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Sunday, May 30, 2010

Exclusive Interview with Tim Sebestian

In the final of a series of articles for QatarVisitor.com on freedom of speech and the press in Qatar, Yousra Samir talks to Tim Sebastian in an exclusive Qatar Visitor interview.

In the interview she covers the purpose of the Doha Debates, asking whether it is a showcase for medium freedom or a genuine attempt to improve people's freedom of speech.

See An Interview with Tim Sebastian for the full story.

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Tuesday, May 25, 2010

Alcohol Receipts

Do you keep your alcohol receipts?

To be honest, I am the sort of person who loses receipts within several hours of receiving them.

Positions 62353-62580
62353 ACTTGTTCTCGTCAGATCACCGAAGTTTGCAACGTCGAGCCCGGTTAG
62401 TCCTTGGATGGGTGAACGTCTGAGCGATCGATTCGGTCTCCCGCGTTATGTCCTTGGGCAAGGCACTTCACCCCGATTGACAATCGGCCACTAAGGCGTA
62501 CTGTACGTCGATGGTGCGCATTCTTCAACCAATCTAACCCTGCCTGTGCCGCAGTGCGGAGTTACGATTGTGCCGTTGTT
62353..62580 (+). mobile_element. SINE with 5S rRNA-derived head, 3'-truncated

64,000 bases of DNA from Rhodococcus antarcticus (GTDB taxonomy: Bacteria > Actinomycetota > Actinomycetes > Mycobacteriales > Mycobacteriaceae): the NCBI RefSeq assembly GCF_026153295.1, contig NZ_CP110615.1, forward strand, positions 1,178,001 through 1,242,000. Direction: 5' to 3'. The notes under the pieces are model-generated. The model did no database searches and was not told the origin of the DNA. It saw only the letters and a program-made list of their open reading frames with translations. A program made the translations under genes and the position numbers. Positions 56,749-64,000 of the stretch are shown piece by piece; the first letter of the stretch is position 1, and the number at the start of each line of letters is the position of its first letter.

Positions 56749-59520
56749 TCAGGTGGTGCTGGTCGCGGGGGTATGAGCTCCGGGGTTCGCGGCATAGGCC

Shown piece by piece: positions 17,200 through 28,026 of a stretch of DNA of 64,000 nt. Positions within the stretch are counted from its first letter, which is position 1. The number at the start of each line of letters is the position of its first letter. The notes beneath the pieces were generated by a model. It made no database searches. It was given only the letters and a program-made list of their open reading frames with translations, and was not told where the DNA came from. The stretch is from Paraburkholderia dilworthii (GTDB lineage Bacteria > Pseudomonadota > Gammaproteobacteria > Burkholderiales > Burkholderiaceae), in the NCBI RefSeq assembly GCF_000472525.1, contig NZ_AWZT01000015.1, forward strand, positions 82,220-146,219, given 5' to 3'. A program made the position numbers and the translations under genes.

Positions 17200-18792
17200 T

But after picking up some booze for a party today and trying to beat a hasty retreat towards the exit, I was warned that perhaps I shouldn't.

"Please wait for your receipt, sir," said the polite lady on the desk.

"I don't need it," I said, imagining some impossible position where employees could claim back their booze against expenses.

"But what if the police stopped you, sir?"

"Well, I have my alcohol permit," I reassured her.

Not enough, apparently.

You should also have proof of purchase to show that you and you alone bought the alcohol.

The police are on the lookout for people who have bought their alcohol illegally - meaning you need proof of purchase, even if you have a permit.

So keep those alcohol receipts!

See Alcohol in Qatar for more information about alcohol rules and regulations in Qatar.

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Sunday, May 23, 2010

Qatar Falconry

Qatar falcons

In our second article on falconry Fran Gillespie, author of Discovering Qatar, writes about falconry in Qatar.

She takes us through from the trapping of the birds just before the hunting season, their training, and the hunting of the Arab falconer's favourite prey, the Houbara - and we finish off with a video about breeding falcons in the Gulf.

For the full article check out: Qatar Falconry.